New Zealand’s first geothermal power plant in four years has now entered the commissioning phase from the Kawerau geothermal reservoir in the Bay of Plenty.
Stuff media reported that the green light for the Te Ahi O Maui station came with resource consents in mid-2014 for Eastland Group, a Gisborne-based infrastructure company.
Chief executive Matt Todd said: “Operational checks are now being undertaken to allow commissioning to begin.”
The website said initial heating up of the plant has begun, with first synchronisation of the plant to the national grid expected to occur in the coming days.
A reliability run will follow an extensive testing regime, which is being conducted with Ormat Technologies Inc, an Israeli company said to be a world leader in development of binary cycle geothermal power plants.
Todd says that Eastland Group’s original business case had Te Ahi O Maui being commissioned from August 2018.
“As with any multi-year project of this scale and complexity, many activities run in parallel. The construction component was delivered ahead of plan, and we’re beginning commissioning only a few weeks behind our initial ambitious schedule."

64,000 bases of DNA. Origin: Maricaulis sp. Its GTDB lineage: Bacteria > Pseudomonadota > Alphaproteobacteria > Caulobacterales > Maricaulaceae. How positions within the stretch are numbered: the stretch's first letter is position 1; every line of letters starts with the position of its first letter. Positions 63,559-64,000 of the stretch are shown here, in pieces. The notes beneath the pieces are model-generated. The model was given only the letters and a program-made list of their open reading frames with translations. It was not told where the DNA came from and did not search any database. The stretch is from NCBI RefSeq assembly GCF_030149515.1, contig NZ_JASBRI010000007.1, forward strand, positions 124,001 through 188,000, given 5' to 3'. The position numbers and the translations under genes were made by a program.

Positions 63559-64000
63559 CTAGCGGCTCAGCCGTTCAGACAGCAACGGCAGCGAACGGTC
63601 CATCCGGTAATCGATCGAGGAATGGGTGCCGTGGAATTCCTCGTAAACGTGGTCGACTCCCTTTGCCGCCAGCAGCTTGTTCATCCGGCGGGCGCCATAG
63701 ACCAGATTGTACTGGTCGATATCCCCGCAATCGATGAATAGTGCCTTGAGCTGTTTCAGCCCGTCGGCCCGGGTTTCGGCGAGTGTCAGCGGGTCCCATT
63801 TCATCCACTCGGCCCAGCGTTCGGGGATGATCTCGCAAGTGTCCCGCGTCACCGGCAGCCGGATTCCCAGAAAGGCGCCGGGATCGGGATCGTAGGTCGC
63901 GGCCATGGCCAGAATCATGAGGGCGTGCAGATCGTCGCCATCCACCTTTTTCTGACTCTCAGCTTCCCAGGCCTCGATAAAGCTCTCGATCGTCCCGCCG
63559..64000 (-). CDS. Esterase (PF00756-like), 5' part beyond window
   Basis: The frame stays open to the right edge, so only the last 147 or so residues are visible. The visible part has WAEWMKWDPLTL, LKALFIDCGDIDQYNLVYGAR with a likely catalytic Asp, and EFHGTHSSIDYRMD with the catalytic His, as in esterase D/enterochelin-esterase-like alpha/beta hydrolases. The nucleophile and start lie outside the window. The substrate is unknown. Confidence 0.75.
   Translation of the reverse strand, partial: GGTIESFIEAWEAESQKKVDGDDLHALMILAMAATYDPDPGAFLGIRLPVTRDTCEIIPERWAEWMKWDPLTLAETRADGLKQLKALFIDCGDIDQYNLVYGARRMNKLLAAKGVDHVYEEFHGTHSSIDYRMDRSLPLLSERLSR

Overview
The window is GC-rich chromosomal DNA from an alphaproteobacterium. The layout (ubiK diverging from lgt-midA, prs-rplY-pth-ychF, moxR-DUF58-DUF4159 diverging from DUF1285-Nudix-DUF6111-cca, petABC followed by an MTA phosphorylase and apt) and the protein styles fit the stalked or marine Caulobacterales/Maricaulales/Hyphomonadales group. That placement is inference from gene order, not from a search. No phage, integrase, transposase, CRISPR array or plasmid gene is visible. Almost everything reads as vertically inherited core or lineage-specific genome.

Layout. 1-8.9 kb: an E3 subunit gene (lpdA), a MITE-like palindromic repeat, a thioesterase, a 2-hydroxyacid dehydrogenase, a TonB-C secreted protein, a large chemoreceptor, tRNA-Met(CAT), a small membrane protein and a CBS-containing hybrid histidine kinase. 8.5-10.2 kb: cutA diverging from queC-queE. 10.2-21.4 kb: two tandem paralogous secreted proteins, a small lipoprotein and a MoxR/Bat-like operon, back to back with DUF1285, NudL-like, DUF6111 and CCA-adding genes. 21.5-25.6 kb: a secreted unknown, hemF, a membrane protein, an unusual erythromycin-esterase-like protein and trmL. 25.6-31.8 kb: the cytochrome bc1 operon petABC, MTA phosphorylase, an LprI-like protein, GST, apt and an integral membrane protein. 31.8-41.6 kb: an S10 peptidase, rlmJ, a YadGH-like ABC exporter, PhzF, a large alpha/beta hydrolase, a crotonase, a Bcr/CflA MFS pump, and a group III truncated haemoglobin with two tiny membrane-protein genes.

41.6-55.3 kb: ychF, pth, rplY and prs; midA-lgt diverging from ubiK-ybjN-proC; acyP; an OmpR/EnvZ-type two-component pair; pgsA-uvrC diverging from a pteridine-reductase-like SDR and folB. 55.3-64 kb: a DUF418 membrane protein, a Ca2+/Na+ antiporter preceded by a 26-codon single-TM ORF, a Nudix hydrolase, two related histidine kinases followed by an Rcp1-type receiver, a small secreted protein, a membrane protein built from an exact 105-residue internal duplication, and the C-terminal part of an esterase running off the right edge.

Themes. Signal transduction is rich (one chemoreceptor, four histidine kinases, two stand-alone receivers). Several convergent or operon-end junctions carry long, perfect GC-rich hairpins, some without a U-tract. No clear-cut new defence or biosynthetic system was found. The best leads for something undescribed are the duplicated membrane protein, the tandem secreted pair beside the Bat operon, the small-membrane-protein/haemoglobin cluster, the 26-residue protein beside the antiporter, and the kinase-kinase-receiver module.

The new power station will reportedly provide power for over 25,000 homes/
The Te Ahi O Maui facility consists of three geothermal production wells, two geothermal injection wells, an Ormat binary power station similar to many others already in operation in New Zealand and around the world, and a transmission connection to the national grid.
Consents allow for the extraction of 15,000 tonnes of geothermal fluid daily from the Kawerau geothermal reservoir, for the next 35 years. Stuff said nearly 100% of this fluid will be injected back into the reservoir, ensuring the operation is sustainable.